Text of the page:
The Last Things, Hope For This World and the Next, by Herman Bavinck. Ed. John Bolt, tr. John Vriend. Grand Rapids, MI.: Baker Book House Company, 1996. 205 pp. $14.95 (paper). [Reviewed by Pastor Arie den Hartog.]

This book is the first production of a recently organized society of business people, professionals, pastors, and seminary professors which is sponsoring the translation into English and publication of classic Reformed theological and religious literature first published in the Dutch language. The first project of this society is to translate and publish the complete four-volume work of Herman Bavinck entitled Gereformeerde Dogmatiek (Reformed Dogmatics). The above mentioned book is the first volume of this work.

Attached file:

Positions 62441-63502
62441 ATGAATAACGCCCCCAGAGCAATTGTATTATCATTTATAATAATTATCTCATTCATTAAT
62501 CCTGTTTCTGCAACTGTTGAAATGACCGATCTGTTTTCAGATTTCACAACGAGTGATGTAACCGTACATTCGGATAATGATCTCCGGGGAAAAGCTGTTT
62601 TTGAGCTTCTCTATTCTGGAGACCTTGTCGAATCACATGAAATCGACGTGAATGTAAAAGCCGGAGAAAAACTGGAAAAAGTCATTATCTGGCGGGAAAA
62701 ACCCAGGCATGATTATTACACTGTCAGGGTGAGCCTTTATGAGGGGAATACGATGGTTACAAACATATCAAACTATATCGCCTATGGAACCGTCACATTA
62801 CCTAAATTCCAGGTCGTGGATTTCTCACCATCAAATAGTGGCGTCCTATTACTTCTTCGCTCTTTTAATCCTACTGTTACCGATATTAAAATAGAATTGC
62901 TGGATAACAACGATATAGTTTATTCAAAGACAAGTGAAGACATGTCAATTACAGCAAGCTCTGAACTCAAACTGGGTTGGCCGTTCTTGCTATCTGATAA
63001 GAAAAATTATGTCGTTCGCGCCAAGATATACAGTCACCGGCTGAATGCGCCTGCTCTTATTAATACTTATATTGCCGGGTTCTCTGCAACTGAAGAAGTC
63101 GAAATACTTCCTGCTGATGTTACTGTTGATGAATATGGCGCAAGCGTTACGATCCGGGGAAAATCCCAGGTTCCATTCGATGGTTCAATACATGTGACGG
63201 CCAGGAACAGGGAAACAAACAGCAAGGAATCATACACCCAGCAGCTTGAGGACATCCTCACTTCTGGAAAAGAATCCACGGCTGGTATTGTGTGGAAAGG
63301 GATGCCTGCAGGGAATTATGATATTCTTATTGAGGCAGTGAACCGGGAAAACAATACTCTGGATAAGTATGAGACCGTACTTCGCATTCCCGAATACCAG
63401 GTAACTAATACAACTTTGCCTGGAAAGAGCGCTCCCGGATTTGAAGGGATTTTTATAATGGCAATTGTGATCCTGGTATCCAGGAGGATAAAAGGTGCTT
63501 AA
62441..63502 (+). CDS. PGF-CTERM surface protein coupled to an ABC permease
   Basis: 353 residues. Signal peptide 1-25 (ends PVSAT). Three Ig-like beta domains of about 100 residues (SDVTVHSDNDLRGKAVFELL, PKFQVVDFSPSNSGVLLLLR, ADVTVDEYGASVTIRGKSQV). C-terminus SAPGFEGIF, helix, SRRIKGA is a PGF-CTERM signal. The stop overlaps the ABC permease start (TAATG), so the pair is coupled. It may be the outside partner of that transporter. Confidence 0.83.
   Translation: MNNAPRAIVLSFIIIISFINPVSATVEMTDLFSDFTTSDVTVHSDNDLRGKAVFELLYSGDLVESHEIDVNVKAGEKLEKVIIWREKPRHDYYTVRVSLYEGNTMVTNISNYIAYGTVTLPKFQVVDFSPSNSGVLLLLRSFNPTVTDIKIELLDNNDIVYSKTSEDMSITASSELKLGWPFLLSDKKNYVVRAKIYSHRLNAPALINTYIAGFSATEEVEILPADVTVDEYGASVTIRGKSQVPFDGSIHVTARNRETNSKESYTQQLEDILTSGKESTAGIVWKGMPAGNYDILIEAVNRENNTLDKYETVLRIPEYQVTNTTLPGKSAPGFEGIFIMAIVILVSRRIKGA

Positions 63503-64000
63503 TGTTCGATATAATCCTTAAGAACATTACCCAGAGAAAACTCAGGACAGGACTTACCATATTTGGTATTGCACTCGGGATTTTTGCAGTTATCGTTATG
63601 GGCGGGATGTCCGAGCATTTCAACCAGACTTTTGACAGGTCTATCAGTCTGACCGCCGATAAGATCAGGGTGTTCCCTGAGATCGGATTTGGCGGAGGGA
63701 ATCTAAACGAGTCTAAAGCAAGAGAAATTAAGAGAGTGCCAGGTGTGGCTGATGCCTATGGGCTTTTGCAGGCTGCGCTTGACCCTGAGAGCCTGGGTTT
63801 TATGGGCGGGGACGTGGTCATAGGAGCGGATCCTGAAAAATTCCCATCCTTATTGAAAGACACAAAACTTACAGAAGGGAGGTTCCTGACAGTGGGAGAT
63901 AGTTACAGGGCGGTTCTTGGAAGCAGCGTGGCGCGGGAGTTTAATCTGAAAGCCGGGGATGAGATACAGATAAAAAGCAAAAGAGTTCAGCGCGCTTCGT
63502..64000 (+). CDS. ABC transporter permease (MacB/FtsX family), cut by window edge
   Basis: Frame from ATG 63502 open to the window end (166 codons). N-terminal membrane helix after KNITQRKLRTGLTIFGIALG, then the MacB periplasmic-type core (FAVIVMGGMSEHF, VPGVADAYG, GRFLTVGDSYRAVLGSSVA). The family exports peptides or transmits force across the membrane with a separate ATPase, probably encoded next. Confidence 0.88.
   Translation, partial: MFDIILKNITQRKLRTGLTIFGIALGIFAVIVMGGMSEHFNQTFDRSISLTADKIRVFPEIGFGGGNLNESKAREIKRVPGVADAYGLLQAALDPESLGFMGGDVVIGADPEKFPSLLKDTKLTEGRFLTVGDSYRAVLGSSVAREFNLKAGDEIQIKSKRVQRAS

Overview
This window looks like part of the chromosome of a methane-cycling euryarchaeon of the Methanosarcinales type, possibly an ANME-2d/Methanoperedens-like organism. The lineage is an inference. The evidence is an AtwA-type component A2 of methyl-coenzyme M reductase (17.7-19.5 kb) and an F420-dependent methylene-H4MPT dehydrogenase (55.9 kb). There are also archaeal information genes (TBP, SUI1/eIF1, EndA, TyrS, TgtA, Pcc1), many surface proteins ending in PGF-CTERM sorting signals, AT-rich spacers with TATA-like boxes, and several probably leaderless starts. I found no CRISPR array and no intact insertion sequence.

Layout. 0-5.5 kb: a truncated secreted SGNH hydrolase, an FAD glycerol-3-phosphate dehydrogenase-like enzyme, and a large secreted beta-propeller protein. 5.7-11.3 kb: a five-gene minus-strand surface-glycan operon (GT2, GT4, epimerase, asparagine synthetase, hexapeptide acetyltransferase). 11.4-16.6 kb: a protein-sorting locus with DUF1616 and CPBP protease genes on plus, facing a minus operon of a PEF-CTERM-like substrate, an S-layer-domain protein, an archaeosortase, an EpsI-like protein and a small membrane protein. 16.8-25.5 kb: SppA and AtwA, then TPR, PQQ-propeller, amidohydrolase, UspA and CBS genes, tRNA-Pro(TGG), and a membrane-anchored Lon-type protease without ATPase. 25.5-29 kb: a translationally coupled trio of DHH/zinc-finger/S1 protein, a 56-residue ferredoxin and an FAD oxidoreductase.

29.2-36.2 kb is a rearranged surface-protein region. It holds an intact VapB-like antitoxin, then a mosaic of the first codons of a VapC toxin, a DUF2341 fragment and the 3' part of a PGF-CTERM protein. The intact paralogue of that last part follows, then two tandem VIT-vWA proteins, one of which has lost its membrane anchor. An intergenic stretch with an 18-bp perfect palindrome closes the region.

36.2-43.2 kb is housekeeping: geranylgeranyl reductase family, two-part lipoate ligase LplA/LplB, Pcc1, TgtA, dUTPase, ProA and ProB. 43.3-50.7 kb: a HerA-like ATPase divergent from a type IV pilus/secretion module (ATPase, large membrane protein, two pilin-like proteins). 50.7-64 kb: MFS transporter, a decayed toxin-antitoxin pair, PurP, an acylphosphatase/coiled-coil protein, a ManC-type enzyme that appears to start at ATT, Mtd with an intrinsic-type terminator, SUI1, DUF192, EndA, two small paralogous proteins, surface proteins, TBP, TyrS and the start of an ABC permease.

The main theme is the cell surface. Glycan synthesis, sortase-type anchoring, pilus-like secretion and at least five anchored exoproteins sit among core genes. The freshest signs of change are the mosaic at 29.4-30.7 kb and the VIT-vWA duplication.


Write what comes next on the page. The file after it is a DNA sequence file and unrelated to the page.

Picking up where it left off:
The reviewer of this book has deep appreciation for the writings of Herman Bavinck, having read a number of them in the Dutch language. I am therefore very excited about the publication of this volume and want to encourage the Dutch Reformed Translation Society to continue their work with all haste. The works of Bavinck are truly a treasure worthy of being made more widely available to the English speaking world.